Here's how we would achieve the same thing as the referenced blog using JDO and DataNucleus. Firstly lets create a class that equates to a row of data in the table.
public class SampleData
@PrimaryKey @Column(name="Employer Name")
public SampleData(String e, String d, String c)
this.employerName = e;
this.designation = d;
this.country = c;
Now we define our datastore persistence properties (datanucleus.properties)
Finally let's do some persistence
PersistenceManagerFactory pmf =
PersistenceManager pm = pmf.getPersistenceManager();
Transaction tx = pm.currentTransaction();
SampleData ds =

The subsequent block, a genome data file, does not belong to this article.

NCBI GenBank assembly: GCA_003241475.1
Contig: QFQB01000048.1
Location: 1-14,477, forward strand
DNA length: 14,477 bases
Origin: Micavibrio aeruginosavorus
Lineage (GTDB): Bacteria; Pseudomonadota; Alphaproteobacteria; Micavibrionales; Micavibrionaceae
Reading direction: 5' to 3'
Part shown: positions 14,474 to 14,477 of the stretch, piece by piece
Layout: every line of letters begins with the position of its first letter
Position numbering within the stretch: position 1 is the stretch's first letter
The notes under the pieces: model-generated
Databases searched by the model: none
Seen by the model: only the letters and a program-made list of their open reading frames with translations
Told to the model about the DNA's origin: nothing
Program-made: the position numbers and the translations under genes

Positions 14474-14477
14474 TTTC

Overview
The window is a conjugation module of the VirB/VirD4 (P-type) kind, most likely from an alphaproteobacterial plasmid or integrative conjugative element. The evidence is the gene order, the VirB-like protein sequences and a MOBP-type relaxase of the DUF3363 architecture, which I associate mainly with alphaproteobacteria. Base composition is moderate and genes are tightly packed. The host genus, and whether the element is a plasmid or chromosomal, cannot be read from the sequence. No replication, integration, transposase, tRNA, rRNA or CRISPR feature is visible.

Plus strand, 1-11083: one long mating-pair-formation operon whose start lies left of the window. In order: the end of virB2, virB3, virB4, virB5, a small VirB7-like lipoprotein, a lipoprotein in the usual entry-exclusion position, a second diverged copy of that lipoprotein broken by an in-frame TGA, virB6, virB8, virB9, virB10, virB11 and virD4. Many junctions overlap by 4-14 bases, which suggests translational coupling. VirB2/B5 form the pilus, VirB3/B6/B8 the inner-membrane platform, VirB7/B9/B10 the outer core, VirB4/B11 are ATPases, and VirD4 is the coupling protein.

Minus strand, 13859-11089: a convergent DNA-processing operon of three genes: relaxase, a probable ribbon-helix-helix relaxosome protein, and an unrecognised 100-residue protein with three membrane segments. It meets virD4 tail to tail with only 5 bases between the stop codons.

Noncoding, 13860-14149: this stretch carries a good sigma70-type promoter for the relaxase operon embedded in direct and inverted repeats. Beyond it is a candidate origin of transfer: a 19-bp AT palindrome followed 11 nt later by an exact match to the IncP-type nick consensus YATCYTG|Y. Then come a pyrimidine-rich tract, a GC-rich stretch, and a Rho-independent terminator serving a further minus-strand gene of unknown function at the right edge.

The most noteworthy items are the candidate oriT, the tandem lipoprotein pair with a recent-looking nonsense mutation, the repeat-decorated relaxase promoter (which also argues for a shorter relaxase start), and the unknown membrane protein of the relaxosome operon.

new SampleData(“Intelligent User”, “Software Engineer”, “Bolivia”);
and this generates the same output that was shown in the blog, just that the code is now readable, shorter, and uses standardised APIs, never mind the fact that you could conceivably just persist the same data to RDBMS, XML, ODF, ODBMS, Cassandra and many more datastores with a simple change of that datastore URL. Additionally it allows you to focus on objects, which is likely why you chose Java in the first place. Why put yourself through more pain ?
[Needless to say, DataNucleus would also allow you to do the same using JPA]